Brasilia: The Mane Garrincha National Stadium in Brasilia is a breathtaking structure in keeping with the crown jewels of Oscar Niemeyer’s architecture that surround it, from the bows of the National Cathedral to the curves of the Congress building. The audacity of Brasilia itself, in fact, is at one level the most fitting place to honour Brazil’s second-greatest footballer, who died from lifelong alcohol abuse three decades ago: Garrincha’s football was audacious, his trademark the intricate, head-spinning dribbling that often gave opposing defenders, to borrow a phrase, twisted blood.

To call Manuel Francisco dos Santos (Garrincha, meaning “little bird", is a nickname) Brazil’s second-greatest footballer is only to keep within standard definitions of greatness; he is certainly as loved as Pele, if not more, and those who saw him play—or, indeed, studied enough of him on YouTube—might even rank him higher. While Pele was given the title O Rei (the king), Garrincha was known as alegria de povo (joy of the people). Perhaps an analogy with Indian sport would be Sunil Gavaskar and Gundappa Vishwanath; though perhaps a more accurate analogy would be with John Lennon and Paul McCartney. Garrincha clearly was yin to Pele’s yang; where the one lived his life to a plan (and still does), Garrincha lived and died for the moment. Pele has maintained his image with care; Garrincha was a drunk and a womanizer. Pele accumulated money and is a millionaire several times over; Garrincha accumulated money but seemed not to care for it and lost it all, including, legend has it, wads of notes locked away in a suitcase for so long they simply rotted away.

I could look for Garrincha all day, all year in Brasilia and find no evidence of the man except his name and his face. For Brasilia, for all the audacity of its architecture that seems futuristic even today, is cold and logical and planned to the nth degree, seeking to fulfil its aim of being a national capital without the baggage of a past. Brasilia stirs the mind but somehow doesn’t capture the soul. Garrincha lives in the people’s soul. His funeral, in his hometown of Pau Grande, near Rio de Janeiro, was characteristically shambolic but attended by thousands. And of the half-dozen Brazilians I have asked (admittedly all 30+ males), each one picked Garrincha over Pele without hesitation.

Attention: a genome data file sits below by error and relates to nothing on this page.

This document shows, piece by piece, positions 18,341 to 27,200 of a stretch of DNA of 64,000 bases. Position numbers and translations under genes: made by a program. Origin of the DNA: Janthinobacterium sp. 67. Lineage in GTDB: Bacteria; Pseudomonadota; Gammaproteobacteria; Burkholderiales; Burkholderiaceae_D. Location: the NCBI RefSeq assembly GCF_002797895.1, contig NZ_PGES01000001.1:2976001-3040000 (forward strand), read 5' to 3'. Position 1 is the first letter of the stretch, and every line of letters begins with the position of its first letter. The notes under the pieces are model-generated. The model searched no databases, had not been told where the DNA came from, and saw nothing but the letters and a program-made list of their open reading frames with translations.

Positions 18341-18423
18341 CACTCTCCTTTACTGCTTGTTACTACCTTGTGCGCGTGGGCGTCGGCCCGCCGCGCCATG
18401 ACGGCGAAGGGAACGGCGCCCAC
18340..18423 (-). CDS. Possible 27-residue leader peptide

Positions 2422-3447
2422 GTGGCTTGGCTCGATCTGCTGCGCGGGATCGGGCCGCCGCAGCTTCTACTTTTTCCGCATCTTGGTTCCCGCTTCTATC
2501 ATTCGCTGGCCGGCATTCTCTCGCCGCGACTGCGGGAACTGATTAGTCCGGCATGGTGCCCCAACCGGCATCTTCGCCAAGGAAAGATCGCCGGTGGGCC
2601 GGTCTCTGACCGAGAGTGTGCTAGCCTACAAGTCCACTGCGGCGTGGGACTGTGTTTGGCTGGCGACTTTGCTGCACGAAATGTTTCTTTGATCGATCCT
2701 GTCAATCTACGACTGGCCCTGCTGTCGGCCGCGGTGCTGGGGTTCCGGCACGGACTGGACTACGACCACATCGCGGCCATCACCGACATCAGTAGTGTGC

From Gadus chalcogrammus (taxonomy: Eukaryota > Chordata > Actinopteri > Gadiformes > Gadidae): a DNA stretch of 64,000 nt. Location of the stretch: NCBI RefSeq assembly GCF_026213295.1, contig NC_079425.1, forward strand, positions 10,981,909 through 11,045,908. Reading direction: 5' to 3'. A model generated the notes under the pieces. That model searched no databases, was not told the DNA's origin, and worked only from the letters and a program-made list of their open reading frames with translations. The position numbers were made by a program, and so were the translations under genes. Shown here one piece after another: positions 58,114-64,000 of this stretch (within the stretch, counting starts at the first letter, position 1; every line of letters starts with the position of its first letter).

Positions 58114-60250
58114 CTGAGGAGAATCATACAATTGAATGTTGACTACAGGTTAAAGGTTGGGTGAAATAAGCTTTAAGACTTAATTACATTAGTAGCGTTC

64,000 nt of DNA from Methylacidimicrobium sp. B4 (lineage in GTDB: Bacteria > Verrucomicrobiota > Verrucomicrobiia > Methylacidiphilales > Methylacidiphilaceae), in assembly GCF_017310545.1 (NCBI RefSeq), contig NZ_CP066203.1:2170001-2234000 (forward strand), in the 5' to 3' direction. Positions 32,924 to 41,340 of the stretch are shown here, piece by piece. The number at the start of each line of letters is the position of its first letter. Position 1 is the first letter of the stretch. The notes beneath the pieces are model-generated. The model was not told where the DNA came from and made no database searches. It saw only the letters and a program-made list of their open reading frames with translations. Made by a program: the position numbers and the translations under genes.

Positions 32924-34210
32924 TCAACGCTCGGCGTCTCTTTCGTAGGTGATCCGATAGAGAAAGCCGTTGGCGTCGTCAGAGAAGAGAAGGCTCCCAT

Like Luiz Pereira, an environmentalist who works in Brasilia but whose heart belongs to Botafogo, the Rio club where Garrincha spent his best years. He never saw Garrincha play (though he did see Pele at the Maracana) but grew up on the legends and the stories and picked him as the greatest. Why, I ask him. “Pele scored goals. Garrincha played beautiful football."

The Mane Garrincha National Stadium in Brasilia. Photo: AFP

What made Garrincha so good? First, he had some help from nature—he was born with both legs bent in the same direction, outwards on his left. It might have crippled others; it merely made him unpredictable, so defenders never knew which way he would dribble. Stories, maybe myths, about his dribbling abound; how he once continued running even though he didn’t have the ball, and the defender, possibly mesmerized, followed him; how he beat several players and the goalkeeper, walked up to the goal line, waited for one more defender to come and beat him too before finally scoring. It’s similarly unconfirmed, but not implausible, that the “ole" chant was first sung in tribute to him.

He was loved by his fans but his sheer lack of match and team awareness probably made him the despair of his teammates. Nonetheless he was a key player in Brazil’s first two World Cup wins, in 1958 and 1962, and it was in that first tournament that he struck up his partnership with Pele. In the eight odd years they played together, Brazil never lost a match when they were in the same team. Indeed, if the 1970 side is considered the greatest football team of all, then the team of 1958 comes high up in the order, if only for offering the first sighting of the beautiful game.

So why this stadium was named after him—or why there was a need for a national stadium when the Maracana is the home of world football—remains a mystery, especially since he never lived here and only played one match at this venue, an exhibition game arranged after the original stadium was built in 1974. It’s in keeping with other inexplicable decisions taken by the organizers in respect of Brasilia, which was allotted seven World Cup matches, equal only to Rio de Janeiro, and reportedly upped its planned seating capacity from 40,000 to qualify as a host for the knockouts.

Perhaps Brasilia’s connection with Garrincha stems from its shape; two curved wings and a central column suggesting a bird. Not really a little bird, though, more an airplane. Garrincha himself would probably have laughed at the confusion.

Jayaditya Gupta, executive editor of Espncricinfo and a columnist for Mint, will be writing from South America for the duration of the World Cup.

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